School Board looks at cuts, future expansion


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With the Iowa City School Board’s budget decreasing by $6 million over the next two years, officials are considering staff cuts and a possible adjustment of school hours.

Because of inevitable staff cuts, officials will look at reorganizing positions to make operations as efficient as possible with fewer employees, Associate Superintendent Jim Behle said. The district at present employs approximately 1,650 people, roughly 900 of them teachers.

Along with staff cuts, officials believe doubling bus routes, and in turn changing bell schedules, will allow for the district to save hundreds of thousands of dollars per year. For example, high schools would start at 7:45 a.m., and elementary and secondary schools would begin at 9 a.m., Behle said.

“If we can run a different bell schedule for these schools, we can use the same bus for two routes opposed to one,” Behle said, noting that it would save the district $40,000 per double-route.

The School Board will discuss the district’s fiscal 2010 budget during its meeting Tuesday night. Staff members will present the board with a preliminary proposal for what the district can do to reduce its budget.

“When we cut the budget, we have to look at personnel and transportation,” Behle said.

Salaries and employee benefits, along with transportation and tuition, account for 87 percent of the district’s budget, which makes it hard to avoid cuts in these areas, he said.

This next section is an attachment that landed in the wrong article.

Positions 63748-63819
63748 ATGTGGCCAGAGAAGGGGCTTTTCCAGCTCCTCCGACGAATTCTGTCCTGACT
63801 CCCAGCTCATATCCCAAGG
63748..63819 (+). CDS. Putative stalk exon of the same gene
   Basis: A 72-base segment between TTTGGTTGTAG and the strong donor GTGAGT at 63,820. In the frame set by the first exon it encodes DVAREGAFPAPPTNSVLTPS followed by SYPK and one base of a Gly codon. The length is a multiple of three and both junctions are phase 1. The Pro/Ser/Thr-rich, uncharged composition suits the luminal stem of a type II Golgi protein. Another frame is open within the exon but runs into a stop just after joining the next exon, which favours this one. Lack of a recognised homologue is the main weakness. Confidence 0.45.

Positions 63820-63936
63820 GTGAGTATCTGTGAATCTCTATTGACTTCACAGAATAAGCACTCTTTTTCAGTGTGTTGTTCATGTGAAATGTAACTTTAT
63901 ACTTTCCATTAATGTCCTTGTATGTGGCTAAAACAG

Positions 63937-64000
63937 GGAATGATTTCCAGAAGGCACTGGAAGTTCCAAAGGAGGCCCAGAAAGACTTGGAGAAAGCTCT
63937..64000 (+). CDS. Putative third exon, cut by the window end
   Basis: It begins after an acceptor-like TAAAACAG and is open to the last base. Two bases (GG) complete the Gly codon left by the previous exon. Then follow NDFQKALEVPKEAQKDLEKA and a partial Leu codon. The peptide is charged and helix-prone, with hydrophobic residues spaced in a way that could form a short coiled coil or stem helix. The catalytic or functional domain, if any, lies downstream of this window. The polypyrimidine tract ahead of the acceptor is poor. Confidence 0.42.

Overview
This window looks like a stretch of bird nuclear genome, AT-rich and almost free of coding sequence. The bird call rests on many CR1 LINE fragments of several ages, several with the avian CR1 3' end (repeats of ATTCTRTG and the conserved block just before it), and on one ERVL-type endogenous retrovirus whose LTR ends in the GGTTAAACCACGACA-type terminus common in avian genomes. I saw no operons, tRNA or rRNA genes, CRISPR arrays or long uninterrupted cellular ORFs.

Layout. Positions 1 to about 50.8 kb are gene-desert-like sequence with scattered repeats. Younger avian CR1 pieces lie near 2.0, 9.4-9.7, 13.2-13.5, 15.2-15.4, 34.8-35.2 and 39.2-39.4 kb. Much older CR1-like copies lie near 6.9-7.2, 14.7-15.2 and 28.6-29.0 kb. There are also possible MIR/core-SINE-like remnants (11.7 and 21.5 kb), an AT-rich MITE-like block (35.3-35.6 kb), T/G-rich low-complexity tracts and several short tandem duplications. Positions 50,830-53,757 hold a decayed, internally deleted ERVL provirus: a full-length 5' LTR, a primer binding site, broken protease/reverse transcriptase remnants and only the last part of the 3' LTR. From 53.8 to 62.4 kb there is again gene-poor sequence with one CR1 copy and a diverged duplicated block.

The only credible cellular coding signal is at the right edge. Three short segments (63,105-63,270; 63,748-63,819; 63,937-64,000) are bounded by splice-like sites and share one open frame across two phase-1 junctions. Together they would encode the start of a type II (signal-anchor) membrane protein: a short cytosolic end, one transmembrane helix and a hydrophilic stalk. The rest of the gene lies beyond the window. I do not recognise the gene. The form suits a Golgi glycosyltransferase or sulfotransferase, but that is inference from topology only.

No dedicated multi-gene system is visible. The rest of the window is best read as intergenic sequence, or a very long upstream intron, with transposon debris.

Officials said they want to make sure the cuts won’t have a significant effect on students.

“The priority is to minimize the effect on the classroom,” Behle said, while admitting most cuts will inevitably have some repercussions on classrooms.

The board also plans to look at future high-school enrollment at its meeting. The district’s current enrollment policy was reapproved for the 2009-10 school year at the board’s Feb. 9 meeting, but the members will begin to discuss the long term.

Officials have projected by 2017, the district will have around 4,000 high-school students — for which the current schools do not have the capacity, Behle said.

The district currently spends $3.2 million a year on high-school construction and operations. He estimated a new high school would increase annual costs for the district by $1.9 million.

But, he said, the board members have to plan now in order to finance future construction.

“We don’t have the funds for [a new school] right now,” Behle said.

The board will set dates for public forums at its meeting. He said the members are looking for input on what school sizes the community would like, what difference in size people are willing to accept, what the district can afford to operate, and how a smaller school would affect class offerings and extracurricular activities.

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